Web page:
Kiev’s troubles are rooted not in its relations with Moscow but in its ‘deep crisis of statehood.’

Russia’s Foreign Minister Sergei Lavrov has again called for federalisation of Ukraine as a key condition for resolving the crisis in the former Soviet state.

Ahead of his talks with U.S. Secretary of State John Kerry in Paris late on Sunday, Mr. Lavrov said the main difference between Russia and the U.S. was whether Ukraine’s Russian-speaking regions should have autonomy from the government in Kiev.

In an interview to Russia’s state run TV Channel One on Sunday, he said the Western powers wanted Russia to engage Ukraine in direct talks, while the West would “supervise” these talks through a “contact group”.

This was “unacceptable” because Ukraine’s troubles were rooted, not in its relations with Russia, but in its “deep crisis of statehood.”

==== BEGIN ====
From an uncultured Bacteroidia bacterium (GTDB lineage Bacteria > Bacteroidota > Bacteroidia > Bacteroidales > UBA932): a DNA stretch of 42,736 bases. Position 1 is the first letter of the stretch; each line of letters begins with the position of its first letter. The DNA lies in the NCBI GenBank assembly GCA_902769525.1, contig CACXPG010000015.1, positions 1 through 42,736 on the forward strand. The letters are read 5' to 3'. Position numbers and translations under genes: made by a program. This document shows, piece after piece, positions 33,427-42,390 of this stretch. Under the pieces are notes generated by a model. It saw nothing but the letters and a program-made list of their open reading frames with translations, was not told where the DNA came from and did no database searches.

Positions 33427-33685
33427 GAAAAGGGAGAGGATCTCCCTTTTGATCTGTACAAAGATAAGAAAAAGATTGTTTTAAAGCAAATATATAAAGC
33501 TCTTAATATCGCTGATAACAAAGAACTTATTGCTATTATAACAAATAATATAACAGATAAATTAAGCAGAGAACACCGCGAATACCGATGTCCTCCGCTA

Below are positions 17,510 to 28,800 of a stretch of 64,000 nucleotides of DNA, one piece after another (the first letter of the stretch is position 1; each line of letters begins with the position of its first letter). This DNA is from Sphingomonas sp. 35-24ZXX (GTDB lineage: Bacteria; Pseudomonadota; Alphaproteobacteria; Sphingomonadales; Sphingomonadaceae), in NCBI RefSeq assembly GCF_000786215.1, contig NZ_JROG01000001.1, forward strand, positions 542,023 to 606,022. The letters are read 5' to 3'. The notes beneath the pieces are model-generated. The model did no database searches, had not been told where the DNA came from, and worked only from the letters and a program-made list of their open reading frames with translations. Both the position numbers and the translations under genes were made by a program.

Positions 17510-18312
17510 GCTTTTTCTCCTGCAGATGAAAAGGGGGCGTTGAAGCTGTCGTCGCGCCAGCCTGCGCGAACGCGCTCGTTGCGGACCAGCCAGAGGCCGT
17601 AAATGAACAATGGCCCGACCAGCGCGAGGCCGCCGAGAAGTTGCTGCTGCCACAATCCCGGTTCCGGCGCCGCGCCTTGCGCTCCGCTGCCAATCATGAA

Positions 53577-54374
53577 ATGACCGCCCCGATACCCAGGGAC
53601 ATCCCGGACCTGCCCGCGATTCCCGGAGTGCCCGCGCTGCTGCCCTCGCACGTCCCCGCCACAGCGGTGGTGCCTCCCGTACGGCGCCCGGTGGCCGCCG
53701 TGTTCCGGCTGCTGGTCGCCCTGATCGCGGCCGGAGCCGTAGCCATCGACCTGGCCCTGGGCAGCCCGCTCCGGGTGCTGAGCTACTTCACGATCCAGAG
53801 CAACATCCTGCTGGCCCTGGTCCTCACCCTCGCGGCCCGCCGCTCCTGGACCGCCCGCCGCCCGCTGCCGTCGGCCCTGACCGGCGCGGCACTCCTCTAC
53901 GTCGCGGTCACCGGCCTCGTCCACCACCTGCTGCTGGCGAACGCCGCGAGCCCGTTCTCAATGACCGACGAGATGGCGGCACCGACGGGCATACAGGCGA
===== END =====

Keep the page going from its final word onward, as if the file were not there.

Direct talks pointless

Moscow sees no point in direct talks with Kiev because the Ukrainian leaders have rejected Russia’s key demand — transforming Ukraine from a unitary state into a federation of autonomous regions.

Mr. Lavrov said that Russia has proposed setting up “a Ukraine support group”, together with the U.S. and the European Union, in order to promote a dialogue among Ukraine’s different political forces and regions on a “new Constitution of Ukraine that would establish a federative system, affirm its non-bloc status and guarantee the rights of all those who live in Ukraine — we are concerned of course above all about Russians, but also Czech, Hungarians, Germans and other ethnic groups.”

Mr. Lavrov and Mr. Kerry hastily arranged their meeting in Paris following Russian President Vladimir Putin’s call to U.S. President Barack Obama late on Friday. Thousands of demonstrators in Kharkiv, in Ukraine’s Russian-speaking south-east, again took to the streets on Sunday to demand a referendum on greater autonomy. A similar rally took place in Donetsk, a mining centre in eastern Ukraine.

More In: World | International | News